March 21, 2022 to March 25, 2022
Squabbling and Mental Health Scrutiny
There’s always a level of gamesmanship and infighting within the legislative branch. Like squabbling siblings, the House and Senate will quarrel and undermine the other. This behavior comes to a head following Crossover, when one sibling is responsible for checking the other’s work. Ambiguities or imperfections that went unnoticed in the first chamber are highlighted and corrected by the second. More substantive shortcomings are generally shelved for another year.
This, of course, is the natural process for a bi-cameral legislative branch. And just like siblings, the House and Senate generally sort out their differences and present a unified front before the end of the session.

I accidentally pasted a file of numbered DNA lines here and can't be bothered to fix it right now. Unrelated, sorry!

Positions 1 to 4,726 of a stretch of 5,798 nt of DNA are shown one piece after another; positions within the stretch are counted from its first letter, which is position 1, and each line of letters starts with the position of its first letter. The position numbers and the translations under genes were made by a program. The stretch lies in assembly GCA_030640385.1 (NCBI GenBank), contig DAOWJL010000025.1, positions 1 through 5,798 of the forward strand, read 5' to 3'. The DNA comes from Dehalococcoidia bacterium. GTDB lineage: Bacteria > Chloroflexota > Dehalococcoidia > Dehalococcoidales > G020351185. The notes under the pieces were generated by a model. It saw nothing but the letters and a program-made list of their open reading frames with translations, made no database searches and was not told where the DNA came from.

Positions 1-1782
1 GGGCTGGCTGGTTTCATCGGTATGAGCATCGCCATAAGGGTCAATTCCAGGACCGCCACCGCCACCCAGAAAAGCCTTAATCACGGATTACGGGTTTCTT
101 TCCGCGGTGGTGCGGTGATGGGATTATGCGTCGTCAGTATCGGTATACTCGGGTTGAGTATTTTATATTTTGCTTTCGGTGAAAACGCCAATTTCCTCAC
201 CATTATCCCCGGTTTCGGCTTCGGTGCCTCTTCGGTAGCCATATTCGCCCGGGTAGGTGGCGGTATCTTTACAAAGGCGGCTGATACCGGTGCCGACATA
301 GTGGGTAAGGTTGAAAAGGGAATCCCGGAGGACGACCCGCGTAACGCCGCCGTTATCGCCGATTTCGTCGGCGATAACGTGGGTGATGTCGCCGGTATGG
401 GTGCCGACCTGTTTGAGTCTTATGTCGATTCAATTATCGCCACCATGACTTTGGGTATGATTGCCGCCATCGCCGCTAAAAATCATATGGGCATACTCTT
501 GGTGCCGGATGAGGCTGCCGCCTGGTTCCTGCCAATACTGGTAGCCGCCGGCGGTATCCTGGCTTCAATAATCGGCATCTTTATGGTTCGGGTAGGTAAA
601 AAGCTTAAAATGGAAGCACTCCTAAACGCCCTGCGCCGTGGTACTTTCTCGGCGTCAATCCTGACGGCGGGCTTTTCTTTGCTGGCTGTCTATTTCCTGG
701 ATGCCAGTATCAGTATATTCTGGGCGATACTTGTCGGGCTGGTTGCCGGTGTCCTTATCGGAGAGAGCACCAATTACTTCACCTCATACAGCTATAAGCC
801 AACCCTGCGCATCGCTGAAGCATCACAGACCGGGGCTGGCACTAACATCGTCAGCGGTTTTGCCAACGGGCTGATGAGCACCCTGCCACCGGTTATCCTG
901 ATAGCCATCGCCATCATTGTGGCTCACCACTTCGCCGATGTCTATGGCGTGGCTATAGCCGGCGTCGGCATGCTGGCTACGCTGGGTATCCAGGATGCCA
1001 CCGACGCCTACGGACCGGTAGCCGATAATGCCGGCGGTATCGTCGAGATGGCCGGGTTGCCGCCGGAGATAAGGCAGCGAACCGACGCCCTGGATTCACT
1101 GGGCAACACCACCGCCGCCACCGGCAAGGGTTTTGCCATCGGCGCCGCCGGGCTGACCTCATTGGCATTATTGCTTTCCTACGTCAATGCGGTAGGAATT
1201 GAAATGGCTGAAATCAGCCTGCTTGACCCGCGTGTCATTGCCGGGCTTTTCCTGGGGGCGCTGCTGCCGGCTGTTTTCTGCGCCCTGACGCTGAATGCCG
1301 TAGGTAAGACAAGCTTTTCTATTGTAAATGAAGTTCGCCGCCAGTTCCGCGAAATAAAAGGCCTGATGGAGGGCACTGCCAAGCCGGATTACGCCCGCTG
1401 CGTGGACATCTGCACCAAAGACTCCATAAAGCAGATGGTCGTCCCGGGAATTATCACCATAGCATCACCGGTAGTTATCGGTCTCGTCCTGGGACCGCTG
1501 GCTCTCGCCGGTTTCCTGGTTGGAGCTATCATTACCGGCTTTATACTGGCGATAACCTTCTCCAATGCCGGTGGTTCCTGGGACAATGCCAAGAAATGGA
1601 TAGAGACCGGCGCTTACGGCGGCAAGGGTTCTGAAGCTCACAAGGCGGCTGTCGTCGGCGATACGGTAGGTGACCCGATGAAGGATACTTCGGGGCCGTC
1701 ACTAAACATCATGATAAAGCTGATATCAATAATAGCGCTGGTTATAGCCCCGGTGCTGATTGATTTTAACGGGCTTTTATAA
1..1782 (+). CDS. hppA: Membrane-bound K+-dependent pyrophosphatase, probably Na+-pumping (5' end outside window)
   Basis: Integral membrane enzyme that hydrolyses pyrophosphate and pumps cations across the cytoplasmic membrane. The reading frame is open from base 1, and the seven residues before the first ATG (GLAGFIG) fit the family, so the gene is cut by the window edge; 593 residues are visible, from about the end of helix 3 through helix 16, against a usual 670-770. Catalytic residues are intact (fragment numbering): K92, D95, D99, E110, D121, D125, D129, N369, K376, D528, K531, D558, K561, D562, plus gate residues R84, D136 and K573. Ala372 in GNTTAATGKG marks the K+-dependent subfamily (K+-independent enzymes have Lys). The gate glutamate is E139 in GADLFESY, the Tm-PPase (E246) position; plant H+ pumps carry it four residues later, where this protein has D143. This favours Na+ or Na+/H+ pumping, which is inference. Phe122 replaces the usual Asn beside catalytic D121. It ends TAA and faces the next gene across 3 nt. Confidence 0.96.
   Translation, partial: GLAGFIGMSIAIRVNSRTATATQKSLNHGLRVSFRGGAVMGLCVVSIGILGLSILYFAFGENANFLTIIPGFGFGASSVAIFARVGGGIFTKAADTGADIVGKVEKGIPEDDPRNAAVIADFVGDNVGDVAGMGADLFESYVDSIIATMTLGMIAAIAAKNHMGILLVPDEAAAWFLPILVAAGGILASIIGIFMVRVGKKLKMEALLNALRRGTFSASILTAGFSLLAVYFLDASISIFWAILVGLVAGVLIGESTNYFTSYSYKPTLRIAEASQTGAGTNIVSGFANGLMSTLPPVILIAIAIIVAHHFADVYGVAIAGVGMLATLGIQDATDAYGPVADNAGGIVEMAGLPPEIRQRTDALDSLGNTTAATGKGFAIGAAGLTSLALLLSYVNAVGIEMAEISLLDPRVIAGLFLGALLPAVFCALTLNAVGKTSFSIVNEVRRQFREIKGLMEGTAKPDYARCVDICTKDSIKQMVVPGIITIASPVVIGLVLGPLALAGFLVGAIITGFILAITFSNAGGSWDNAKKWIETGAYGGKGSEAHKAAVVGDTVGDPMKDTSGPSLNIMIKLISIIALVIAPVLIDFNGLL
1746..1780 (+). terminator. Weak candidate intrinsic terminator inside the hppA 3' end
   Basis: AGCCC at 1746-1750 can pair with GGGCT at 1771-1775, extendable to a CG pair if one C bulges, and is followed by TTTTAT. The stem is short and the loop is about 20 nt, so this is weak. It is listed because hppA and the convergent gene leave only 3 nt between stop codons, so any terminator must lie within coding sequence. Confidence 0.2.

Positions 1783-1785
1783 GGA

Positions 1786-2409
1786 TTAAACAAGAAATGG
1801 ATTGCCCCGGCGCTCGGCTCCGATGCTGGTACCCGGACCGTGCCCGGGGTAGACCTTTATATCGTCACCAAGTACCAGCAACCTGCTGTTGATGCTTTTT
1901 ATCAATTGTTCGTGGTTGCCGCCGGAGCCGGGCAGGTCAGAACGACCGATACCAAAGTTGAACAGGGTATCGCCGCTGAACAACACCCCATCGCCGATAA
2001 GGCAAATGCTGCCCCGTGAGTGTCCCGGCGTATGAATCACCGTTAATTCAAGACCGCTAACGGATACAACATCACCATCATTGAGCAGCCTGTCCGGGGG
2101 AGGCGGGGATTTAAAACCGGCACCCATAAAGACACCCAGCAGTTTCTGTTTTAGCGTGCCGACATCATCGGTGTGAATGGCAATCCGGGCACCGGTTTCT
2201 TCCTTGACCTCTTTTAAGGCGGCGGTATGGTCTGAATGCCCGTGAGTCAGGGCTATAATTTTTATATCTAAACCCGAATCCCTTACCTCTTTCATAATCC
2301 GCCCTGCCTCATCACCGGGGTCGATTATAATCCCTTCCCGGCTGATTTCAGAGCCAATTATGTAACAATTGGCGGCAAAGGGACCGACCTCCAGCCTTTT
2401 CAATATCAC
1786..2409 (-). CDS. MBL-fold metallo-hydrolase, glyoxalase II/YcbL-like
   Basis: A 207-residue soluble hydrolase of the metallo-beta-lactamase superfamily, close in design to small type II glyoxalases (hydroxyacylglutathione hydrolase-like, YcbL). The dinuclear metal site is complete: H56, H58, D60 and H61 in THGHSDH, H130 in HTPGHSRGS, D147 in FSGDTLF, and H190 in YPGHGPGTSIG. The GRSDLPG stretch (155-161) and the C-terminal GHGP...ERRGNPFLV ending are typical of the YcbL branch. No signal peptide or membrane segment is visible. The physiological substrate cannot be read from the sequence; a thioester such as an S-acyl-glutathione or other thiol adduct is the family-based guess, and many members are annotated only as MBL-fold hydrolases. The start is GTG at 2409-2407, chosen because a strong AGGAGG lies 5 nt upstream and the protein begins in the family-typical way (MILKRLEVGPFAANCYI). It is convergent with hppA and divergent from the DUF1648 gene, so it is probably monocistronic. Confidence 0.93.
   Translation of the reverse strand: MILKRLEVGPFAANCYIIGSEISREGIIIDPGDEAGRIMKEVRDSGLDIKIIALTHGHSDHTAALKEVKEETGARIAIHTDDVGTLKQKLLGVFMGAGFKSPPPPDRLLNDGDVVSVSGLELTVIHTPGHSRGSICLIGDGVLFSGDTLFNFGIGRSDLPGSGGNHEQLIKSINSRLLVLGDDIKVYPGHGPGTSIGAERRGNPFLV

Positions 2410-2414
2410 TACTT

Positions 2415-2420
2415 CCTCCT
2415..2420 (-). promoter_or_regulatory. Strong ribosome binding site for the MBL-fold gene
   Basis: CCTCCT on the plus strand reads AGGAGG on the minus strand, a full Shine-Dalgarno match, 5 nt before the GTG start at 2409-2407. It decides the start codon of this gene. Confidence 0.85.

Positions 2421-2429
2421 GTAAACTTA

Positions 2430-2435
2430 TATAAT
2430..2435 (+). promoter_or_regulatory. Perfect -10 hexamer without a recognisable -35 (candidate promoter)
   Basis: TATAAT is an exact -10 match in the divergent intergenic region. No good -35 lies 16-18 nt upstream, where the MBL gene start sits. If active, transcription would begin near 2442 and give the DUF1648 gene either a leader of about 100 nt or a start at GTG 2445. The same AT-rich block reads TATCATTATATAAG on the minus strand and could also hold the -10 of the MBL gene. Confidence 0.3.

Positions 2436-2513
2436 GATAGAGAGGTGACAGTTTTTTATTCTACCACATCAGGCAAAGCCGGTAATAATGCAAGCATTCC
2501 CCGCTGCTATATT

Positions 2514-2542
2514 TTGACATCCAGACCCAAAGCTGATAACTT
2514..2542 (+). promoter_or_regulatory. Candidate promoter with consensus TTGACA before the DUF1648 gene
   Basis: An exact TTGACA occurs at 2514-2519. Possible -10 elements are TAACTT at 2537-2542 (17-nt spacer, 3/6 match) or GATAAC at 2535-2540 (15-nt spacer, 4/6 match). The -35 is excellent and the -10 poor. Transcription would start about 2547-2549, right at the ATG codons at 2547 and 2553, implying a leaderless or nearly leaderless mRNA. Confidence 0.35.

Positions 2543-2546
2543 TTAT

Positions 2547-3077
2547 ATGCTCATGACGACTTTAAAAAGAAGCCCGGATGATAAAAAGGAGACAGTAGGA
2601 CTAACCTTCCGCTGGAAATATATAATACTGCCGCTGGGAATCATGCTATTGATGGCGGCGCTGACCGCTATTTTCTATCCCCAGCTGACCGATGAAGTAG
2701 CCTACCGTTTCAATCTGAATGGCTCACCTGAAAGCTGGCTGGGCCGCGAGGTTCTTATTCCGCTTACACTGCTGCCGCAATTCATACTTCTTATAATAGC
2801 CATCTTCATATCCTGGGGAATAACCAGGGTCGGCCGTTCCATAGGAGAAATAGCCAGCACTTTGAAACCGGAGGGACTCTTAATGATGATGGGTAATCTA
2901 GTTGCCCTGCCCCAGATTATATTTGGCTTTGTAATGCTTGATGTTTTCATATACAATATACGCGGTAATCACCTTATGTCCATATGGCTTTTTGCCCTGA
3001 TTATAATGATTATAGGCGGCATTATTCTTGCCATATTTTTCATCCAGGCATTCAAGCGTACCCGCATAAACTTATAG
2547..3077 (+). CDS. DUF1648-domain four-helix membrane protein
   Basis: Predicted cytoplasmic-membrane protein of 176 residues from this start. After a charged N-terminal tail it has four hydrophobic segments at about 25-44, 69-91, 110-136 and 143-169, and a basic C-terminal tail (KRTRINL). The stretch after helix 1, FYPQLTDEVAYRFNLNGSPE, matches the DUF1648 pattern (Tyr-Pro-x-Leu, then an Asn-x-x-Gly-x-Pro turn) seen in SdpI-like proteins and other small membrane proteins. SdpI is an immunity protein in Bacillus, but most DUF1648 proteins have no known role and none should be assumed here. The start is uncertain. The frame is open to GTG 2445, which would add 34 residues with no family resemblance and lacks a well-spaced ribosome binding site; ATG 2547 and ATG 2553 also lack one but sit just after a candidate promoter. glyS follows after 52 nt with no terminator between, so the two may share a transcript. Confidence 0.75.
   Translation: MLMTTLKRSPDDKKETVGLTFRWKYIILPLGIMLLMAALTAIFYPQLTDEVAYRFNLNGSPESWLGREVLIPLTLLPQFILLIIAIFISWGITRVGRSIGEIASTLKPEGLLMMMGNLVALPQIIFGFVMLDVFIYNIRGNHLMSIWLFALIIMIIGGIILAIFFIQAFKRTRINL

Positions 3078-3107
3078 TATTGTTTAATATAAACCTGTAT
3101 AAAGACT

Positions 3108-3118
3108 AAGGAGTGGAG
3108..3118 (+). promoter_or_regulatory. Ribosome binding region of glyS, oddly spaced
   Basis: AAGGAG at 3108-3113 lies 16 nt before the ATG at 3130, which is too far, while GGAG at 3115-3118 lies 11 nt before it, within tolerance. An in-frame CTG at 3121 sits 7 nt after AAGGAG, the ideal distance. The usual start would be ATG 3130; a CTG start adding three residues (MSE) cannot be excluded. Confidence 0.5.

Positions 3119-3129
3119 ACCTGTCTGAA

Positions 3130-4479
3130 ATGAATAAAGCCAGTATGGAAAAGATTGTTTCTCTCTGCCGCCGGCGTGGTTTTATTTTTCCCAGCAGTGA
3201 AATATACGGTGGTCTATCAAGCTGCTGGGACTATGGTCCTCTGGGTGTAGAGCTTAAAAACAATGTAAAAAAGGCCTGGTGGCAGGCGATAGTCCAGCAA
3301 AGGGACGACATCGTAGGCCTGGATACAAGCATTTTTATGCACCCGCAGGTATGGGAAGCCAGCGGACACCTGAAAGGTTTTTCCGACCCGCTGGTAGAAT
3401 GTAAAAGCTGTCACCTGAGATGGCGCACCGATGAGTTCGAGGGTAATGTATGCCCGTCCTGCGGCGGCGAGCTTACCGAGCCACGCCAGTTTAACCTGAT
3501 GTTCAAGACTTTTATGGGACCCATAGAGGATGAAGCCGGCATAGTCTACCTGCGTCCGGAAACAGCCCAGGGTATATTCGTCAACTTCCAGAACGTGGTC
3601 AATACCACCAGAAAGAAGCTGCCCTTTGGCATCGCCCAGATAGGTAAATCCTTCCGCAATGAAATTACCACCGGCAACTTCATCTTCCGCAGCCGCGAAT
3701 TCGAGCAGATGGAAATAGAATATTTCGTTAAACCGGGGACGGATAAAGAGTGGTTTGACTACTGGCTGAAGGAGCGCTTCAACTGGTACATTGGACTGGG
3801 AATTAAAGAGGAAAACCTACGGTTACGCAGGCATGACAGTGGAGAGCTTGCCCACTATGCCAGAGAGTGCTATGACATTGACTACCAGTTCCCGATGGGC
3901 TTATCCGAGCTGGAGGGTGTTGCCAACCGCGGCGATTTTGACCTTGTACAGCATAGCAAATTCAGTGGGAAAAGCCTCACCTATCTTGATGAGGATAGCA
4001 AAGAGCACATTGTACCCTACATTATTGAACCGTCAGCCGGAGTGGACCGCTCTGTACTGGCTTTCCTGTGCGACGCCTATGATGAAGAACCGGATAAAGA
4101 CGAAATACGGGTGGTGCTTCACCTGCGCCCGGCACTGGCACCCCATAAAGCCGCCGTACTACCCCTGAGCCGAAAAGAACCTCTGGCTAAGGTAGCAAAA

One issue threatens the likelihood of cooperation. A singular focus of House Speaker David Ralston is legislation making wholesale changes to mental healthcare in Georgia. The bill is vast, focusing on insurers, workforce development, the judicial and corrections systems, and juvenile behavioral health. While it passed the House with strong bipartisan support, it has run into roadblocks in the Senate. State Troopers were called in to help maintain order in a Senate Health and Human Services Subcommittee this week as protestors rallied against the measure. The Senate’s failure to advance this mental health legislation has the potential to derail the remaining five days of the 2022 session.
EVP, Chief of Staff, Government & Regulatory Relations